Anchor the sweets table with a chocolate marble cake, which were once a staple of the Jewish American bakery. The cake, which has a tender crumb and comes swirled through with decadent ribbons of chocolate, is brimming with old-school panache. Then, leave your holiday guests with something to talk about — specifically a show-stopping sparkling fruit jello mold. This elegant take on mid-century Jell-O creations shines as brightly as the Hanukkah menorah, and will end your holiday meal with a twinkle. 

Credit: Photo: Joe Lingeman; Food Styling: Cyd McDowell; Prop Styling: Stephanie Yeh

The Recipes

Credit: Photo: Joe Lingeman; Food Styling: Cyd McDowell; Prop Styling: Stephanie Yeh

A Few Make-Ahead Notes

Many dishes from this menu can be made ahead — including latkes! Latkes fresh from the frying pan have an undeniable appeal, but when you’re cooking for a party, the last thing you want is to be standing over an oil-sputtering stovetop flipping fritters while your guests clink glasses. So fry them up in advance, let them cool, then wrap them tightly in plastic wrap and store in the fridge for up to two days or in the freezer for up to two weeks. 

To reheat, arrange the latkes in a single layer on large, rimmed baking sheets and pop in a 400°F oven until warmed through, 10 to 15 minutes. (Keep an eye on them so they don’t burn.) They will emerge crispy and glistening — every bit as delightful as if you just made them. 

Meanwhile, both the brisket and the marble cake benefit tremendously from a little rest. The marble cake’s flavor blossoms and sweetens overnight. For the brisket, let it chill in the fridge for up to two days. When ready to serve, scrape off and discard any congealed fat. Slice the meat thinly against the grain (it’s easier to slice cold), then reheat with the pan juices in a 300°F oven until bubbling, 20 to 30 minutes.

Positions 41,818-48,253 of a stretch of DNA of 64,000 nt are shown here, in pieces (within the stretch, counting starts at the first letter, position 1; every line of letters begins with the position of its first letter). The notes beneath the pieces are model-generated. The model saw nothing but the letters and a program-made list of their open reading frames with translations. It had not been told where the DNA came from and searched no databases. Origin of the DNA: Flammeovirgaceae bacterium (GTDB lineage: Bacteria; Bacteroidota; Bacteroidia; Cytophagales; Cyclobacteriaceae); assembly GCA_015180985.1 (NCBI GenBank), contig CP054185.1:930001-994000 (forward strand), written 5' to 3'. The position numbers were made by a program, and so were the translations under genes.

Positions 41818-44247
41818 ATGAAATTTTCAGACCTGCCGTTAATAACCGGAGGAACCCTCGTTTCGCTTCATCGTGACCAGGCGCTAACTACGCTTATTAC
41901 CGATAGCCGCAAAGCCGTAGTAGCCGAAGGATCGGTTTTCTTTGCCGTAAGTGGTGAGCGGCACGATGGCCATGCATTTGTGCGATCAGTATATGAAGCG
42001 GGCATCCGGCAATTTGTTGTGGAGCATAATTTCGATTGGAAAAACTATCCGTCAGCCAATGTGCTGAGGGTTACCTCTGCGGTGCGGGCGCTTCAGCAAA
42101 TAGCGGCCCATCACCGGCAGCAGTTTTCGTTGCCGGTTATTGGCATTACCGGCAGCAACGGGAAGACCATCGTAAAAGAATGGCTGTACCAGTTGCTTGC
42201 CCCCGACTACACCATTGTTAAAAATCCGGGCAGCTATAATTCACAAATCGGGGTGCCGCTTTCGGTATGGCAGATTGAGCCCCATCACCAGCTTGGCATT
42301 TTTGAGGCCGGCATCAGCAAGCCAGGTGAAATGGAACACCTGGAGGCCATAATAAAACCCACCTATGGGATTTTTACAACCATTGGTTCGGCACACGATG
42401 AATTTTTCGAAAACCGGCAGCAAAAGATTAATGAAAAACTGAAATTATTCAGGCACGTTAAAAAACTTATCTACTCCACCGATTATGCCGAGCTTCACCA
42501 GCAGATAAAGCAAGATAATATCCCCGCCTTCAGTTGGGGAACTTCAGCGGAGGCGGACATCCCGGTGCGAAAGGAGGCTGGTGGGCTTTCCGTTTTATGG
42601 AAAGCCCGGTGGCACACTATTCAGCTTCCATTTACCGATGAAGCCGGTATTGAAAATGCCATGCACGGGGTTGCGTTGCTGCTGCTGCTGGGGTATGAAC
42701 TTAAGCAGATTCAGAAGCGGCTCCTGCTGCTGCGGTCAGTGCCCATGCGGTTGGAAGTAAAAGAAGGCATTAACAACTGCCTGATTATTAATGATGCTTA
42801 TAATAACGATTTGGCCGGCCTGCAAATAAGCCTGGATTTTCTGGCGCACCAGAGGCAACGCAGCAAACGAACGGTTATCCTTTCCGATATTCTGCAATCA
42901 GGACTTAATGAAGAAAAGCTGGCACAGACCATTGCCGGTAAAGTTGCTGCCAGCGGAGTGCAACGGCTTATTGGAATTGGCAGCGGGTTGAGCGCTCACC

Even the gin and tonics, which have been reimagined as a pitcher cocktail to serve a crowd, can be muddled ahead. Splash in a little chilled tonic water right before serving and pour over ice-filled glasses.

Whether you add in one or two elements of this menu to your celebration, or go full-on over-achiever as Midge would and recreate the whole tablescape, here’s wishing you a happy, hilarious, and decidedly delicious Hanukkah. 

Credit: Photo: Joe Lingeman; Food Styling: Cyd McDowell; Prop Styling: Stephanie Yeh

Get the Looks

Dinner at the Maisel House

Apps at the Club

Dessert in Miami